Editorial: Under pressure to co-operate

As the long consultation over how to scrap the redundant Brent Spar oil storage hulk draws to a close, the ripples from that 1994 sea and media battle between Shell and Greenpeace are still making themselves felt.

As the long consultation over how to scrap the redundant Brent Spar

oil storage hulk draws to a close, the ripples from that 1994 sea and

media battle between Shell and Greenpeace are still making themselves

felt.



The Brent Spar climbdown was a huge and costly embarrassment to Shell,

and it was something of a surprise to the protesters who had never

before managed to force a multi-national into such a U turn.



The episode made many companies realise that their business decisions

can no longer be taken in isolation from public concern and media

scrutiny without risking a similar crisis - even if they believe they

have right on their side. And it is not just on environmental issues

that companies are learning this lesson. It applies equally to human

rights, child labour and other social concerns and has led to the

introduction of the SA 8000 ’social accountability’ standard, which will

be available to UK companies from 1 January.



Corporate PR advisers will play an increasingly important role in

helping companies to adjust to this new climate of corporate

responsibility. One of the things they must advise is that companies

will benefit from talking to their pressure group opponents.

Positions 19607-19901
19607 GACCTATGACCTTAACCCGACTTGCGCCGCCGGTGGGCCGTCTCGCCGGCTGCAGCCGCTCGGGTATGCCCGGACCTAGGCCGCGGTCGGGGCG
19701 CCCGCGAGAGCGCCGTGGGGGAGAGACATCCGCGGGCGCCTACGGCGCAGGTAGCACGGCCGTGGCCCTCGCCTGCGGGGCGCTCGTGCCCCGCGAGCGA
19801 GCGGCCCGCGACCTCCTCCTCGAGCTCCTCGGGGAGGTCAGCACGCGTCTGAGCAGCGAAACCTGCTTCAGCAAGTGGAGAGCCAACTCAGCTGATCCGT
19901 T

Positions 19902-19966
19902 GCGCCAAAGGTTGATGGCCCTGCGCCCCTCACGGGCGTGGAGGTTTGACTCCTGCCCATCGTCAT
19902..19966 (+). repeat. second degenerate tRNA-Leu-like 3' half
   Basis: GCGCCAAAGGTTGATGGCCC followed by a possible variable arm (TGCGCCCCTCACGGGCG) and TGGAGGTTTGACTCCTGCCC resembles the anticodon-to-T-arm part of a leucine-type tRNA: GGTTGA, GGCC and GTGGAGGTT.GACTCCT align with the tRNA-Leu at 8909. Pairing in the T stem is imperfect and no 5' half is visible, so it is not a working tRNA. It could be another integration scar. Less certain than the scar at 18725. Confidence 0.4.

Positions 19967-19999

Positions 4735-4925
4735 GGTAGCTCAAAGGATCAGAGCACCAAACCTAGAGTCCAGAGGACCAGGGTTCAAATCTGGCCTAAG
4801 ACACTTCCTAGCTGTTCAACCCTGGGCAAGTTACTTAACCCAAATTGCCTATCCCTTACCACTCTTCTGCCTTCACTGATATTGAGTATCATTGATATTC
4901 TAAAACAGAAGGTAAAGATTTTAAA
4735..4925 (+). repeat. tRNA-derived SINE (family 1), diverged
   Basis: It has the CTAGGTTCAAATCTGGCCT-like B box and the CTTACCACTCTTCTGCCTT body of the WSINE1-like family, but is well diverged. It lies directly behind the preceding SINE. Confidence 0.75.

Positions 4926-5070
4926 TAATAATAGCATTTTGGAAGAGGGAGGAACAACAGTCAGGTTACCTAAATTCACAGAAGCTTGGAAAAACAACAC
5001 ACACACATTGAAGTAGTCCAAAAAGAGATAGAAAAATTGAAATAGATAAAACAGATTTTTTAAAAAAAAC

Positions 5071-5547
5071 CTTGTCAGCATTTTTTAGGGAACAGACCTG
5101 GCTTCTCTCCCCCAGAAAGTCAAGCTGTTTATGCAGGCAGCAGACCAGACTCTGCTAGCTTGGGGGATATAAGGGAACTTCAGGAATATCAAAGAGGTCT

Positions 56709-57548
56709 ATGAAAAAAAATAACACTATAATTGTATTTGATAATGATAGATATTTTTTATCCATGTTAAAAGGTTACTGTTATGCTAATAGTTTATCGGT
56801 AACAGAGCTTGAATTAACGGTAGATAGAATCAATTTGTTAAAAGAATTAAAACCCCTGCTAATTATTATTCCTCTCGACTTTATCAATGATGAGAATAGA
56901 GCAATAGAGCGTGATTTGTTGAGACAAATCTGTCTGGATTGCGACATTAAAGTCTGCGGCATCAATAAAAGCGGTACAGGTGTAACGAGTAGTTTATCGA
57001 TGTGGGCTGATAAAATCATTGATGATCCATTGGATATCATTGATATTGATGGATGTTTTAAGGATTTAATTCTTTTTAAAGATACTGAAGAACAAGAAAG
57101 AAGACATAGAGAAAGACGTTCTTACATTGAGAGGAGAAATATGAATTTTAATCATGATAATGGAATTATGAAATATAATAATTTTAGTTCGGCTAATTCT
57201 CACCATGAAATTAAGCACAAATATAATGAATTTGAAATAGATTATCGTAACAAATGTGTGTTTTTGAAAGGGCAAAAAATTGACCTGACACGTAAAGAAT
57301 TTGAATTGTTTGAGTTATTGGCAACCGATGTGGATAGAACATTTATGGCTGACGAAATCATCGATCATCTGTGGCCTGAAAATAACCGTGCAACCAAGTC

This process has already started. Witness the extraordinary sight of BP

chief executive John Browne addressing a Greenpeace conference last

week. He did not enjoy an entirely smooth ride, but his reception was

less remarkable than the fact that he was there at all. From here it is

not that big a leap to imagine a day when environmental groups work hand

in hand with companies like BP to formulate policy.



But as we predicted in the immediate aftermath of the Battle of Brent

Spar, it is arguably those pressure groups which now face the bigger PR

problem.



Previously, the noble motives for their protests have always justified

the melodramatic stunts and dodgy science sometimes employed. But

suddenly the plucky mosquito finds not only that it has the power to

divert the elephant’s course, but that the elephant is finally paying

attention to its insistent whine.



Pressure groups are poised to become influential partners in a working

relationship with big business. But this will mean laying down the paint

guns and taking a seat at the negotiating table. This will be the

hardest step of all, because it means sharing responsibility for the

course of events rather than just carping from the sidelines. And, as

any new Labour minister will tell you, it is one thing to oppose but it

is quite another to govern.



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